Heroki review: This cute, family-friendly side-scrolling iPhone/iPad game is a breezy and relaxing time-waster, as well as a completionist’s wet dream.
As with most adventures of this ilk, Heroki’s plot is pretty bog-standard: Evil-doer steals generic item of great power which can be used by evil types to end the world, yet is left unguarded in a peaceful village instead of stored in a massive vault covered in lava, a thousand miles underground.
In this case, the generic thing of great power is called the Emerix, and the nefarious nemesis is a big fella rocking a black cape (obviously – what were you expecting, a pink tutu?) And of course, it’s up to a cheeky flying monkey thing called Heroki to snatch back the Emerix and save the world. Because no one else can apparently be bothered.
Heroki’s gameplay is nice and simple – just soar your way through each level in search of the exit gate, while flicking switches and twisting knobs and dodging evil beastie types. However, the ridiculous number of collectibles in every level will keep dedicated gamers busy for ages, as you strive to find every hidden crevice and top previous high scores. And the open nature of some levels means you can usually plot your own route to the exit, even skipping chunks if you want to speed your way through the game.
Thankfully there’s a choice of control options, as the ‘drag Heroki with your finger’ default set-up doesn’t work too well on the tiny screen of older iPhones. I opted instead for a typical virtual joystick, which was perfectly usable.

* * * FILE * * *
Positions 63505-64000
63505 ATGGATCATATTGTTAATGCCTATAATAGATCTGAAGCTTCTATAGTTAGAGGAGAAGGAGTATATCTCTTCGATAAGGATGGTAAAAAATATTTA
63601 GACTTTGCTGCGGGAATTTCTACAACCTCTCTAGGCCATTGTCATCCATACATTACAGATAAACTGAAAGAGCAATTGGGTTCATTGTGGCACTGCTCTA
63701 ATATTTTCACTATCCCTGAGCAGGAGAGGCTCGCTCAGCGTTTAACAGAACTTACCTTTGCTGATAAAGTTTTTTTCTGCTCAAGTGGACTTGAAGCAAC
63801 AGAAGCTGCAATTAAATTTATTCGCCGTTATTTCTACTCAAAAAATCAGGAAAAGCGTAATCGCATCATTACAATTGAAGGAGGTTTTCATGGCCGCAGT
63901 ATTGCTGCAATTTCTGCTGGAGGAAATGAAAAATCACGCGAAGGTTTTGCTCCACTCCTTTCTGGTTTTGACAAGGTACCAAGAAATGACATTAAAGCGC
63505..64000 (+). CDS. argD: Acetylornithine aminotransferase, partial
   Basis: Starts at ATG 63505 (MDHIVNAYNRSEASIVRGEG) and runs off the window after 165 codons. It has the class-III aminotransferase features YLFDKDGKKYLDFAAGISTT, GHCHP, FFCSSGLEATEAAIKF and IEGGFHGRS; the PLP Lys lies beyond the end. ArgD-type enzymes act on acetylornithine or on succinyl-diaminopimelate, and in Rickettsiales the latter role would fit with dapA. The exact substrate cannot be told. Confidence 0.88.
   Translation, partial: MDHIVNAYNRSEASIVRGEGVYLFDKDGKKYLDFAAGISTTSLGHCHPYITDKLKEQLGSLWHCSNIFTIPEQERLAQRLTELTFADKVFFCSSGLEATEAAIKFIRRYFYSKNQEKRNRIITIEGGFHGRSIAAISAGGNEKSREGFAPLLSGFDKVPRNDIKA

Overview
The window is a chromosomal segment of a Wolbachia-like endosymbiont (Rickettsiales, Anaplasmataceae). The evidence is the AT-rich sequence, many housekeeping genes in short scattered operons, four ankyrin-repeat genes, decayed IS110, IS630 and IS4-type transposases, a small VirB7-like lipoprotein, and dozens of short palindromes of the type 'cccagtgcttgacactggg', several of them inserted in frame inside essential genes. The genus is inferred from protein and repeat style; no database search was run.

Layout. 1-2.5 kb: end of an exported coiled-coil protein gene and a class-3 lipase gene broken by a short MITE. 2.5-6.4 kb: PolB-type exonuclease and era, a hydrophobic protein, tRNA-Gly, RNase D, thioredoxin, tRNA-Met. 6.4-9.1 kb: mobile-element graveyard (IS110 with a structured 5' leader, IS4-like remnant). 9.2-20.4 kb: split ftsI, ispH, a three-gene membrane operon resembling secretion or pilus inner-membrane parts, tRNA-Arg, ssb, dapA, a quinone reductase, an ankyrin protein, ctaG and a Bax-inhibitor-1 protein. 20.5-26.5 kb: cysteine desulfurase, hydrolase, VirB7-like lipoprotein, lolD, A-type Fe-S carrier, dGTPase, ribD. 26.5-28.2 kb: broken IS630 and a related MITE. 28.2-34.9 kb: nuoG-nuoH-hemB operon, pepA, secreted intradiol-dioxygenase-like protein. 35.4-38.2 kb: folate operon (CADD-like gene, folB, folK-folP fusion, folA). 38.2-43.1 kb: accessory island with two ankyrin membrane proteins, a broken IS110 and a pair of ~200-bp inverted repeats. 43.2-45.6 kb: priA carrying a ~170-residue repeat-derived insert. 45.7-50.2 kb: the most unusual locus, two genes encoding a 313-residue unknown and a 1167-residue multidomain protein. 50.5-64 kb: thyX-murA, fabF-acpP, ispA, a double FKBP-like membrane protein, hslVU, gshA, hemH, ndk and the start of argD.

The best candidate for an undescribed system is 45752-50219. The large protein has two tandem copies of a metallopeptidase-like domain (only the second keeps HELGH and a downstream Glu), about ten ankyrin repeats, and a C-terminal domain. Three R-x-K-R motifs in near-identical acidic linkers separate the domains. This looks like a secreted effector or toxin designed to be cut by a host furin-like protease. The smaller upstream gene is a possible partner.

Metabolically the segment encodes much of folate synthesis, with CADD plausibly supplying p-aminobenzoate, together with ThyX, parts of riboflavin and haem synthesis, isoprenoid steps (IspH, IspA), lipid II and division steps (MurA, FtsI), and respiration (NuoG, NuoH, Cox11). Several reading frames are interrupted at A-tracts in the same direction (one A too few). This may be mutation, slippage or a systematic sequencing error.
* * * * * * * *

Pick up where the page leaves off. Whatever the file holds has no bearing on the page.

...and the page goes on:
Heroki isn’t completely helpless either, so while it’s often advised to simply dodge around and run away from enemies, you can also pick up crates wherever you find them and hurl the things at baddies. The pull-back-to-aim mechanics are reminiscent of Angry Birds and work perfectly, allowing you to fire off shots even as you soar about the place.
Presentation is also spot on, with gorgeous, colourful graphics that are appealing to both adults and kids alike. And although at times it feels like the camera is zoomed in a little too close to the action, especially when you’re flying around at top speed, the game warns you about any off-screen dangers that you’re zipping towards with a handy exclamation mark.
Heroki’s learning curve is pleasingly gentle, with the various mechanics gradually rolled out throughout the game’s many levels. The number of lives you’re given is generous enough to keep younger players in the game – and you can always buy new lives and power-ups at the handy local store, using coins collected along the way.
There’s also a level called Willy Splash. Snarf.
While Heroki doesn’t have a single original bone in its body, it is at least a very well-presented adventure that is pleasantly relaxing to play – and it successfully caters for a wide range of ages.
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